Ashley Drake

Software Engineer

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New To Programming - Good Resources To Get Started

I often get emails from new developers who are looking to transition into tech, but not quite sure where or how to get started. It is a challenge that I have also faced myself - I also started learning to code several years ago, feeling overwhelmed with all of the options, and having little to no context to help choose between them. Should I do a bootcamp? Which bootcamp should I do? What are some good tutorials? Which language should I learn? What is the difference between front end and back end?

Eventually, we all find our own unique ways out of that rut, but one thing each path has in common is settling on a focus – finding a way to decide what not to learn, just as much as what one should learn. This leads to better time utilization, more interesting projects, and more specific things to share when interviewing for a job.

I tend to give generally the same advice to everyone who writes me, so I figured it would make a good blog series. If you’re just starting to learn to code, or have reach body { font-size: 1.2rem; }ed a place where you feel stuck, I hope this is helpful to you.

Getting Started Series:

  • Good Resources To Get Started (you are here)
  • How to Use Tutorials Effectively (coming soon)

Good Resources To Get Started

This is a fairly short list. This is mostly because the advice I give to new programmers looking to break into tech is that step one should be to build your own static site, and try to avoid doing endless tutorials. A concrete project that allows you to express your creativity from the get-go will be much easier to stick with and finish.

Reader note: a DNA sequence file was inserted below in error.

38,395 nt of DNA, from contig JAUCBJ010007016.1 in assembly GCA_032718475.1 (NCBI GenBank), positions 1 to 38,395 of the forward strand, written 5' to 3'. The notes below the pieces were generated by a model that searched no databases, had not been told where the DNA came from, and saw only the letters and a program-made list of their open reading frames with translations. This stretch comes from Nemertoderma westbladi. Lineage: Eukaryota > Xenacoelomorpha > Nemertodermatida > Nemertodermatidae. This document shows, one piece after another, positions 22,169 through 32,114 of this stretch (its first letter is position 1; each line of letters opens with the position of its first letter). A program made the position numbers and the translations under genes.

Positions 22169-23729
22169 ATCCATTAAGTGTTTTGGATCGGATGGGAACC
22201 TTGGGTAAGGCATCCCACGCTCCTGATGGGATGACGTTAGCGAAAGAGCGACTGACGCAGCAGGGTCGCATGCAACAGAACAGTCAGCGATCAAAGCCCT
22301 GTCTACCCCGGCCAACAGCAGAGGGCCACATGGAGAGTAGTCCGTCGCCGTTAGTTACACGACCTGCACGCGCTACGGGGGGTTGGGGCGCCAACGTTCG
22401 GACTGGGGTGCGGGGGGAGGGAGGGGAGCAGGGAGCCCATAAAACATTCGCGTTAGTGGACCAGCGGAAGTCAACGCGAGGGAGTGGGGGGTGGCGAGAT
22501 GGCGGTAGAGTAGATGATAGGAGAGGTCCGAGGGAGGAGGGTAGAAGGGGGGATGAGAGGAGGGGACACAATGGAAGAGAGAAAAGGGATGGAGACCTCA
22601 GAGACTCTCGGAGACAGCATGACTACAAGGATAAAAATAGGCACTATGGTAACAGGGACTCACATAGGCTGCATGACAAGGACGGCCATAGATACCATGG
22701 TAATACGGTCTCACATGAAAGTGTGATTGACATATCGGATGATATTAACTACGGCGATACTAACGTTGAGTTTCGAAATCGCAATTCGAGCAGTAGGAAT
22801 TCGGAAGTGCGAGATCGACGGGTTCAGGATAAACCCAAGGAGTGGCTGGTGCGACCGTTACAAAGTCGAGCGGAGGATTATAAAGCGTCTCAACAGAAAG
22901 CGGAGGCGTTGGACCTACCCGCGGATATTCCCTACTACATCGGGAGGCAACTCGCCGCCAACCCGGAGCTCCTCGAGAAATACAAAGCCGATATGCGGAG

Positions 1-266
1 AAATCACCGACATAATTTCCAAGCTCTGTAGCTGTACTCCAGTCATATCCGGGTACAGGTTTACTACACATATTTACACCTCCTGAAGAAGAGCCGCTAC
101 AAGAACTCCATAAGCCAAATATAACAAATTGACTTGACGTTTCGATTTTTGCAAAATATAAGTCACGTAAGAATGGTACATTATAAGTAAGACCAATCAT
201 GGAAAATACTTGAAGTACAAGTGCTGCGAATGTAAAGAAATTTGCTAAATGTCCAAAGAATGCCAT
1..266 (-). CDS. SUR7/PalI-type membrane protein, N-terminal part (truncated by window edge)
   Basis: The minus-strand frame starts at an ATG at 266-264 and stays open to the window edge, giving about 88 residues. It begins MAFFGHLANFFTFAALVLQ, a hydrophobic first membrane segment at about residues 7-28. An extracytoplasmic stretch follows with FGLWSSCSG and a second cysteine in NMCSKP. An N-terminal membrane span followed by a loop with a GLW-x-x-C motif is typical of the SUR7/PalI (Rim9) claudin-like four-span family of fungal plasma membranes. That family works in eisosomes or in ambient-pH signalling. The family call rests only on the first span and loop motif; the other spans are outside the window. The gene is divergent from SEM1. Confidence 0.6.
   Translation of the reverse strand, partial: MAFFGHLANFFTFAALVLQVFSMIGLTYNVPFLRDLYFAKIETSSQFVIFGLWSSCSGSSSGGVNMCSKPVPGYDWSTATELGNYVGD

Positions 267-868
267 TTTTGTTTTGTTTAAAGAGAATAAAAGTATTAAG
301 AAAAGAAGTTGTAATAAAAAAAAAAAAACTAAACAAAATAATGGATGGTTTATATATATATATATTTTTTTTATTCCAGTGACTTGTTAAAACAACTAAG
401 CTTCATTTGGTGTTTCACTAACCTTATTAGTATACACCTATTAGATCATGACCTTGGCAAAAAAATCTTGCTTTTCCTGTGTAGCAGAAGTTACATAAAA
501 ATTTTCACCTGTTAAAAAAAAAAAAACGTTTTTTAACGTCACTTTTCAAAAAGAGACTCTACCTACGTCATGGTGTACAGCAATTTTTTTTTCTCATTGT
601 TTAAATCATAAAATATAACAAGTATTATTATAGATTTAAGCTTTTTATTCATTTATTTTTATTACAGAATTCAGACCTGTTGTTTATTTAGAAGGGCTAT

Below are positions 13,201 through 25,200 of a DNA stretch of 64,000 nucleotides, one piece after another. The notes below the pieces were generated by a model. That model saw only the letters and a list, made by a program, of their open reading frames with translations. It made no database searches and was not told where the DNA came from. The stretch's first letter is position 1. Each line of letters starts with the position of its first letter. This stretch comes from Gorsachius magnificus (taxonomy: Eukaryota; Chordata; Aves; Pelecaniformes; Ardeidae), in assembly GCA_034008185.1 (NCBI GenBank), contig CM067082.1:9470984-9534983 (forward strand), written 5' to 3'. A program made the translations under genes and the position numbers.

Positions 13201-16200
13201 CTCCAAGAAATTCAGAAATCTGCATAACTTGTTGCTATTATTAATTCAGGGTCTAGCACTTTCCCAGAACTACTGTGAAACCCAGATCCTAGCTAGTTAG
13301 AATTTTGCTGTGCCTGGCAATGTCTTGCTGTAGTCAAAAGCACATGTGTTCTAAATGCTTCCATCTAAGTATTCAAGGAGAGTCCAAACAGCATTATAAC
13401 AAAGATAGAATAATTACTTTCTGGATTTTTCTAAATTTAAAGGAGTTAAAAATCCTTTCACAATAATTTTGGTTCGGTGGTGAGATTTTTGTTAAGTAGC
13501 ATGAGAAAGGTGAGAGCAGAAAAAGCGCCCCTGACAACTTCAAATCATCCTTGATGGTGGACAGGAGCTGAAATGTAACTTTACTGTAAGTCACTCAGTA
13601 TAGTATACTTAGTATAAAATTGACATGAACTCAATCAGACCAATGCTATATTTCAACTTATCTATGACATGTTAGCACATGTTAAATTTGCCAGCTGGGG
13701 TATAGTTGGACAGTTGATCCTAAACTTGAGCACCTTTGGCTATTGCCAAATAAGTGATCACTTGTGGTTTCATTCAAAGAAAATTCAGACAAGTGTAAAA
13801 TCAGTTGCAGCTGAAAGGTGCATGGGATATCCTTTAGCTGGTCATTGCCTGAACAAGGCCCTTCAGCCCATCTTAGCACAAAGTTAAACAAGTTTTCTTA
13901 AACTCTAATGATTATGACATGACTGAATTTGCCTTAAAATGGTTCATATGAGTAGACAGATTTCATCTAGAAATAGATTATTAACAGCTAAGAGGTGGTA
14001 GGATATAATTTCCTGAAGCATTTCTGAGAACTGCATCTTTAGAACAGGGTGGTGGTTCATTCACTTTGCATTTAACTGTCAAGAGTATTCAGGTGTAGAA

Regardless of which career path you choose - front end, back end, design, devops - a simple website project will teach you something. Even though a static website doesn’t have much of a backend, you can learn some JavaScript building a static site, which gives you an easier jumping off point to learn serverside programming later. (This is probably a good candidate for the next post in this series.)

To get started building a static site, I frequently recommend these resources:

Building A Website


Shay Howe’s HTML/CSS Tutorial

Learning Result: Build a static website you can view on your laptop

HTML, CSS, and JavaScript are the three ingredients for every website you interact with, including this one. Understanding how they work, and work together, is the foundation for making websites, apps, and anything else on the internet.

What I really like about this course is that it resists the urge to rely on third party libraries - they change too quickly for beginners to keep up with, particularly for front end development. At the beginning of your learning journey, I encourage you to focus on the languages themselves, how they work, etc., more than any particular framework.

Using frameworks (React, Angular, Vue) also puts you into “managing dependencies” territory, which can be frustrating and is practically a topic of it’s own. It’s usually better to avoid letting that slow you down in the beginning, and I think this tutorial does that really well.


Free Code Camp - JavaScript Algorithms and Data Structures

Learning Result: Familiarity with JavaScript

To oversimplify a bit – if HTML is the content on the page, and CSS is how it looks, then JavaScript is what it can do. Learning JS will introduce a lot more functionality to your website, and get your feet wet learning a real programming language.

Learning JavaScript is a great jumping off point if you’re just learning to code: you can start by running it in your browser console, then move to writing your own JS files, and when you’re ready to learn serverside programming, you can transition to Node. This blog post does a better job laying out reasons to start with JS.